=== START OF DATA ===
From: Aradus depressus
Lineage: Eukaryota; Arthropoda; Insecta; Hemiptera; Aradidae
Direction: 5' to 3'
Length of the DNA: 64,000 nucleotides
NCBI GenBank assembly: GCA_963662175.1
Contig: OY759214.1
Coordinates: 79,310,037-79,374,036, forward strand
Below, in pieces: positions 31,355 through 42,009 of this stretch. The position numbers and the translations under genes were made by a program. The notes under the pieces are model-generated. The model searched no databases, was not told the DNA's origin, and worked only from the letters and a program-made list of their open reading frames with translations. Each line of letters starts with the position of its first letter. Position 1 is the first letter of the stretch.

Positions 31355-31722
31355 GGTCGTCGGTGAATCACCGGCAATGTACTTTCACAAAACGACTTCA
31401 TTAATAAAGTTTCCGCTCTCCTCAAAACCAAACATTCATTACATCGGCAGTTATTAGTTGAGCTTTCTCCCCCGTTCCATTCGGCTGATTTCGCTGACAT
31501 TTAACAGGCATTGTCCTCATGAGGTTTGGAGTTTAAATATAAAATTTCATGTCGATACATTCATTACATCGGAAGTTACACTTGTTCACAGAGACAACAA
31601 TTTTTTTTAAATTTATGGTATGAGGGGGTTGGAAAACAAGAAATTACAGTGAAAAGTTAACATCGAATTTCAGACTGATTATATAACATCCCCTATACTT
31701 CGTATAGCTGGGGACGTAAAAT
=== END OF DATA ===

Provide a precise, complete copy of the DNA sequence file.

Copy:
From: Aradus depressus
Lineage: Eukaryota; Arthropoda; Insecta; Hemiptera; Aradidae
Direction: 5' to 3'
Length of the DNA: 64,000 nucleotides
NCBI GenBank assembly: GCA_963662175.1
Contig: OY759214.1
Coordinates: 79,310,037-79,374,036, forward strand
Below, in pieces: positions 31,355 through 42,009 of this stretch. The position numbers and the translations under genes were made by a program. The notes under the pieces are model-generated. The model searched no databases, was not told the DNA's origin, and worked only from the letters and a program-made list of their open reading frames with translations. Each line of letters starts with the position of its first letter. Position 1 is the first letter of the stretch.

Positions 31355-31722
31355 GGTCGTCGGTGAATCACCGGCAATGTACTTTCACAAAACGACTTCA
31401 TTAATAAAGTTTCCGCTCTCCTCAAAACCAAACATTCATTACATCGGCAGTTATTAGTTGAGCTTTCTCCCCCGTTCCATTCGGCTGATTTCGCTGACAT
31501 TTAACAGGCATTGTCCTCATGAGGTTTGGAGTTTAAATATAAAATTTCATGTCGATACATTCATTACATCGGAAGTTACACTTGTTCACAGAGACAACAA
31601 TTTTTTTTAAATTTATGGTATGAGGGGGTTGGAAAACAAGAAATTACAGTGAAAAGTTAACATCGAATTTCAGACTGATTATATAACATCCCCTATACTT
31701 CGTATAGCTGGGGACGTAAAAT